In the summer of 1817, due to currency reform, the twenty-shilling sovereign was revived in place of the twenty-one-shilling guinea, which had been effectively out of circulation for some years. This move marked the resumption of regular production of gold coins by the Royal Mint.

The design was intended to be distinctive, with a neoclassical image of St George and the dragon that captured the stylistic mood of the Regency era. Benedetto Pistrucci, the Italian gem engraver who within a year of employment in the Mint had been tasked with creating a portrait of George III, was given the honour of designing the reverse of the new principal gold coin. The image of St George and the dragon has been part of the mythology of Britain for centuries and was felt to represent the triumph of good over evil. It was perhaps a fitting choice, given the jubilant national spirit after Britain’s victory in the Battle of Waterloo, and that both the King and Prince Regent shared St George’s name. According to Pistrucci’s account, though, the inspiration came from Lady Lavinia Spencer, introduced to him by the famous naturalist Sir Joseph Banks, who Pistrucci claimed had asked him to produce a fashionable Greek inspired model of St George for her husband.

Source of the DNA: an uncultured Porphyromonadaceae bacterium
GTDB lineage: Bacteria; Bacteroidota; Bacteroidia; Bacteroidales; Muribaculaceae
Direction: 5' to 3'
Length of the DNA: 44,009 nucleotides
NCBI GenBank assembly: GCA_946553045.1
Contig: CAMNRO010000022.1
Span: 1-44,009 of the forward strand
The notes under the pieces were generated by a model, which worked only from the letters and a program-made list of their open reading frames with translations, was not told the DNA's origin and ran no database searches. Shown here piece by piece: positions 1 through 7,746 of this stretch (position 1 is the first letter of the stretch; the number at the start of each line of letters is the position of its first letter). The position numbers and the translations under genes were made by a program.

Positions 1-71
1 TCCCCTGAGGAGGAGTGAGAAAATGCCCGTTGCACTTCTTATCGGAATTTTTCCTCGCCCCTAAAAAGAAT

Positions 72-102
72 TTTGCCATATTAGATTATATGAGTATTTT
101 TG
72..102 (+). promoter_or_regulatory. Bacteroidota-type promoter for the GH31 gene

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Pistrucci, frustrated with the execution of his previous designs by the engravers in the Mint, mastered the technique of engraving steel himself. When he produced the reverse of the sovereigns it was entirely his own work. For Pistrucci, as for William Wellesley Pole, the artistry and quality of work in the Royal Mint was of upmost importance. Pole worked tirelessly with Pistrucci, providing constant instructions and suggestions for the improvement of the design, and in their own acknowledgment of this difficult work, the initials of both artist and Master were hidden in the design. As is often the case, the design evolved. In this trial piece St George holds a broken lance, a design element which was changed to a sword in 1818. Pistrucci’s design remains an iconic work of art still used on British gold coins over 200 years later.

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